Ok. I have a working knowledge of Marxism (and even brought it up earlier), at least some familiarity with Keynesianism, and at least a cursory knowledge of the majority of other economic theories. I tend not to bring up concepts from things I disagree with/think are wrong except to point out why I disagree with them (like the Marxist reference).
neon wrote:What I get is your cocksureness that you are right.
How do I present myself as cocksure? I do my best to point out caveats, explain limitations, and accept criticism. If I have any confidence in my ideas, it is because they have survived attack for some time.
neon wrote:The problem with your "logic-based claims" is that logic works on junk information as well as it does on information grounded in reality.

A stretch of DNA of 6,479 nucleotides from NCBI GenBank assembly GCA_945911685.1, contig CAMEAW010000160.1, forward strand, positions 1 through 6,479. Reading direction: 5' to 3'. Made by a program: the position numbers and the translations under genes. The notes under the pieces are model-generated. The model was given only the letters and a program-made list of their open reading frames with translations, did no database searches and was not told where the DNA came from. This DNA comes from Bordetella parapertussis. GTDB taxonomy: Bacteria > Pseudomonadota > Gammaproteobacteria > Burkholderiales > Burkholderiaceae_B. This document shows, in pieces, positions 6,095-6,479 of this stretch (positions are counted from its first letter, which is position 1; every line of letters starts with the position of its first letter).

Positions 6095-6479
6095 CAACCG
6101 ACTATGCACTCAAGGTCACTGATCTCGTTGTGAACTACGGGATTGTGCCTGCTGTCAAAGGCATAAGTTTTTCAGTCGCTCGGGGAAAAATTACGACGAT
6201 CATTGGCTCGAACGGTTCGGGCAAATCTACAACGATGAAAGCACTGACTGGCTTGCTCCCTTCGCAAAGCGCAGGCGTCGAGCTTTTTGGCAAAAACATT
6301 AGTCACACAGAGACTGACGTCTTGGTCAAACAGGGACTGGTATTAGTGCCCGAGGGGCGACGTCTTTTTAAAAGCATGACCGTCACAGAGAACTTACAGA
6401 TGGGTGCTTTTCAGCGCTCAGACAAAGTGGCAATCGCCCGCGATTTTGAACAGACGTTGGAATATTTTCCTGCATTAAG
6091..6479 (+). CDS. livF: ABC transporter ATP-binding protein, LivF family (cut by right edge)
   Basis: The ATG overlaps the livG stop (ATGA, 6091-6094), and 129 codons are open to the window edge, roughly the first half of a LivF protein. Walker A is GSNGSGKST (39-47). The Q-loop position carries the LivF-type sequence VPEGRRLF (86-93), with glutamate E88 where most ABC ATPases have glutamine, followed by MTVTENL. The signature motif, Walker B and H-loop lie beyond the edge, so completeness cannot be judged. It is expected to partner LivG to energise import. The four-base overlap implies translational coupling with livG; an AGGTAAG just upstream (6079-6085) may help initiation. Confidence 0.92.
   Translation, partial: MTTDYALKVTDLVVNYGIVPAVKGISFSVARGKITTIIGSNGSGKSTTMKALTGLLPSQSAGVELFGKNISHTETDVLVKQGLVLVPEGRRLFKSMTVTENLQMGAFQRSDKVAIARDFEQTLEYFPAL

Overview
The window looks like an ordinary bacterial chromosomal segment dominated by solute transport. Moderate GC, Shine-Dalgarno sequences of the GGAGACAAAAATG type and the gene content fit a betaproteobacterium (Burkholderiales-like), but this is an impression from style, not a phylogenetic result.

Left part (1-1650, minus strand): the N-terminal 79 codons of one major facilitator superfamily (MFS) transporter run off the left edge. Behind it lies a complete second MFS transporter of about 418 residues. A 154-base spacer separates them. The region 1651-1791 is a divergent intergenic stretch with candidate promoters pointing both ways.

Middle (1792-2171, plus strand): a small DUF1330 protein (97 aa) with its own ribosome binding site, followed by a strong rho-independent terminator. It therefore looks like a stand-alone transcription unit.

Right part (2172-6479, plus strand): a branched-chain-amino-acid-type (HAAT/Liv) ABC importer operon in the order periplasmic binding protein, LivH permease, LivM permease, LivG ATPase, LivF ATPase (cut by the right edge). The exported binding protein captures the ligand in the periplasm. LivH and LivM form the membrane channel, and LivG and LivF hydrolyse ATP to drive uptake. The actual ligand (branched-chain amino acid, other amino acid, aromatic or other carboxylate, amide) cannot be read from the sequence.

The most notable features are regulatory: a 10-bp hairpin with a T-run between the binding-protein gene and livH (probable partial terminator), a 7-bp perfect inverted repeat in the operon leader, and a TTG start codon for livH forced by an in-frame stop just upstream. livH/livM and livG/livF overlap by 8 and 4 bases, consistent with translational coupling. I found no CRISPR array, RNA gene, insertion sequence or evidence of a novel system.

I'll certainly agree with GIGO; but I'll point out that one of the reasons I care about things like GDPs and studies is because those things are useful at catching when your assumptions disagree with reality (like, also in this thread, btilly questioning my data on the efficacy of public and private schools).
neon wrote:And no, I don't think you have called yourself a genius, that was a cheap shot and I apologize.
neon wrote:People are suffering and some are dying because insurance companies deny them treatment that would save lives. Telling these people to go to emergency rooms or to visit free clinics is every bit as cruel, heartless and fatally out of touch as Marie Antoinette was.
Insurance companies aren't charities. Free clinics are. It's analogous to responding to "this restaurant won't feed people who can't pay" with "aren't there soup kitchens?" It's certainly not the most compassionate response imaginable, but it's better than just shrugging or forcing restaurants to feed anyone that asked them for food.